More than a dozen drugs are known to treat symptoms such as hallucinations, erratic behaviors, disordered thinking and emotional extremes associated with schizophrenia, bipolar disorder and other severe mental illnesses. But, drug treatments specifically able to target the learning, memory and concentration problems that may accompany such disorders remain elusive.

Average brain activity during a working memory task in a group of healthy subjects as measured by fMRI. The colors represent higher brain activity in the carriers of the G version of the GCPII enzyme, where brains are less efficient at performing the task, compared with those carriers with the A version of the enzyme. ©Bigos laboratory

In an effort to find such treatments, Johns Hopkins Medicine researchers report they have identified a genetic variation in the brain tissue of a subset of deceased people — some with typical mental health and some with schizophrenia or other psychoses — that may influence cognition and IQ. In the process, they unearthed biochemical details about how the gene operates.

Results of their work, described in the Dec. 1 issue of the American Journal of Psychiatry, could advance the development of drugs that target the enzyme made by this gene, and thus improve cognition in some people with serious mental illnesses or other conditions that cause reduced capacity in learning and memory.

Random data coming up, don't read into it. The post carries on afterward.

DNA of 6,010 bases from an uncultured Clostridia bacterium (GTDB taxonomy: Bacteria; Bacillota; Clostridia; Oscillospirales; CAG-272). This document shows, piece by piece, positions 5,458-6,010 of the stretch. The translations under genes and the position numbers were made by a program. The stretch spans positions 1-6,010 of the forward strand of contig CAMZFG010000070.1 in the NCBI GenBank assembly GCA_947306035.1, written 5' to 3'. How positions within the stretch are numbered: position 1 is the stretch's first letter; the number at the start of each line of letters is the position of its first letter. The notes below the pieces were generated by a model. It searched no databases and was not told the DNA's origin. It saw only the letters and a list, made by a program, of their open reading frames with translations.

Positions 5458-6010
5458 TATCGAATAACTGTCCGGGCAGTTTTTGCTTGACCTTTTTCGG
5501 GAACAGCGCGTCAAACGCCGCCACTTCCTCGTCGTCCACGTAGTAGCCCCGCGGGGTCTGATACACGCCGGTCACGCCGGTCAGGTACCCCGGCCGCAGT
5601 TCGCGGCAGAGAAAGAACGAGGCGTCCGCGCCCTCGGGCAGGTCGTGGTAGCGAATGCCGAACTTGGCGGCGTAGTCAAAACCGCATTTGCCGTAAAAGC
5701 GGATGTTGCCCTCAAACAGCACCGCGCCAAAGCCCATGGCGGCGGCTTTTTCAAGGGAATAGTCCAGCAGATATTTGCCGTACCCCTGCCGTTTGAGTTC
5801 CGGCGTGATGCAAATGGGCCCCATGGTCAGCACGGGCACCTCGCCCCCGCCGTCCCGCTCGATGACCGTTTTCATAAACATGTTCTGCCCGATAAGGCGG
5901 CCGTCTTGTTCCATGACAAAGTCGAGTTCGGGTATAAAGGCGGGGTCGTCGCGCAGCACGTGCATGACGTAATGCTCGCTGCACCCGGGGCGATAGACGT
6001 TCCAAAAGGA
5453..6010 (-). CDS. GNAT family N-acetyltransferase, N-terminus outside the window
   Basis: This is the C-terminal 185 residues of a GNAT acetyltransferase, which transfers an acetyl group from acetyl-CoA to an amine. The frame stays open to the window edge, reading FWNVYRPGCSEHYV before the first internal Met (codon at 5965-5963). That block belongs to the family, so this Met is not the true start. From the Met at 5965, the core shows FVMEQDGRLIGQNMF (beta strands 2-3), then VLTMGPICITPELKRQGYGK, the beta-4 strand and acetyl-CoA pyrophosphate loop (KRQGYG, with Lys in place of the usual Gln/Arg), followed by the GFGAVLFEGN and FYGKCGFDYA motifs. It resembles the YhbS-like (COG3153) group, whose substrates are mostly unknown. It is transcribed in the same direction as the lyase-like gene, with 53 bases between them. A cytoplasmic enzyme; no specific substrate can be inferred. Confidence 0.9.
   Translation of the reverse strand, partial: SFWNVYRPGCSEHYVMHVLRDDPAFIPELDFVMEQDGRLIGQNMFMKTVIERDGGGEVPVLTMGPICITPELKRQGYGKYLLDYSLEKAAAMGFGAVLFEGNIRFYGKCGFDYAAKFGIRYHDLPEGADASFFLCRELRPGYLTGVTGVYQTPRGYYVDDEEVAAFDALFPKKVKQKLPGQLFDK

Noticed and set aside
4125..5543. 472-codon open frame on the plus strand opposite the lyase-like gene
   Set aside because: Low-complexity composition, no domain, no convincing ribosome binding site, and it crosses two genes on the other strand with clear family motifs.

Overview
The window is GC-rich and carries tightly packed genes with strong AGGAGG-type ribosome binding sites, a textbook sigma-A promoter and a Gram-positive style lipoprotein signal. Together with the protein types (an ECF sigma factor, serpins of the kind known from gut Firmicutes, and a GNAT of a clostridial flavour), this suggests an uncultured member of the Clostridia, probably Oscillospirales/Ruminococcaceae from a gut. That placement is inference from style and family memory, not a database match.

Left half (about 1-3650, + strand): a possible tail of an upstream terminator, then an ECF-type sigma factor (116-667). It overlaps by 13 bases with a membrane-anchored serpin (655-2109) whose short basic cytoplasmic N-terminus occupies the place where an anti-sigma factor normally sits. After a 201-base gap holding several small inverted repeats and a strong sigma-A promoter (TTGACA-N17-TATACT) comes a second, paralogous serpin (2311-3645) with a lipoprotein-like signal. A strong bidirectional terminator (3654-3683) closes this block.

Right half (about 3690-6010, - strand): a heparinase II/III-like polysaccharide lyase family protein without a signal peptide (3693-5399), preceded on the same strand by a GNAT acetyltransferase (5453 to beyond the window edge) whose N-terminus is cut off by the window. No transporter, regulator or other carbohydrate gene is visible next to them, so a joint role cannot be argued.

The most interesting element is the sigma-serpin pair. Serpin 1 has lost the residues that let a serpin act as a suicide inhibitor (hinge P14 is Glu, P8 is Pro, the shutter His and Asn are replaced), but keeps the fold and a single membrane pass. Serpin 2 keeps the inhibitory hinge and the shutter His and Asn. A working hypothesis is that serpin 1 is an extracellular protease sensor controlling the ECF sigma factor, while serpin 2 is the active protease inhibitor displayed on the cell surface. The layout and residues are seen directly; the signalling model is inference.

Typical antipsychotic medications that treat schizophrenia symptoms regulate the brain chemical dopamine, a transmitter of nerve impulses associated with the ability to feel pleasure, think and plan, which malfunctions in patients with the disorder. However, previous genetic studies have also shown that another brain chemical signal transmitter, glutamate, a so-called “excitatory” chemical associated with learning and memory, plays a role as well. Another so-called neurotransmitter in this process, N-acetyl-aspartyl-glutamate (NAAG), specifically binds to a protein receptor found on brain cells that has been linked to schizophrenia, but how it impacts this disorder is unknown.

The research of clinical pharmacologist Kristin Bigos, Ph.D., assistant professor of medicine at the Johns Hopkins University School of Medicine, sought to explore more deeply the role of NAAG in cognitive impairment with the goal of eventually developing therapies for treating these learning, memory or concentration problems.

Using tissues gathered from a repository of brains from deceased donors belonging to the Lieber Institute for Brain Development, Bigos and her team measured and compared levels of certain genetic products in the brains of 175 people who had schizophrenia and the brains of 237 typical controls.

Bigos and her colleagues specifically looked at the gene that makes an enzyme known as glutamate carboxypeptidase II (GCPII), which breaks down NAAG into its component parts ? NAA and glutamate. In the brains of people with schizophrenia and in the typical controls, they found that carriers of this genetic variant (having one or two copies of the gene variation) had higher levels of the genetic product that makes the GCPII enzyme.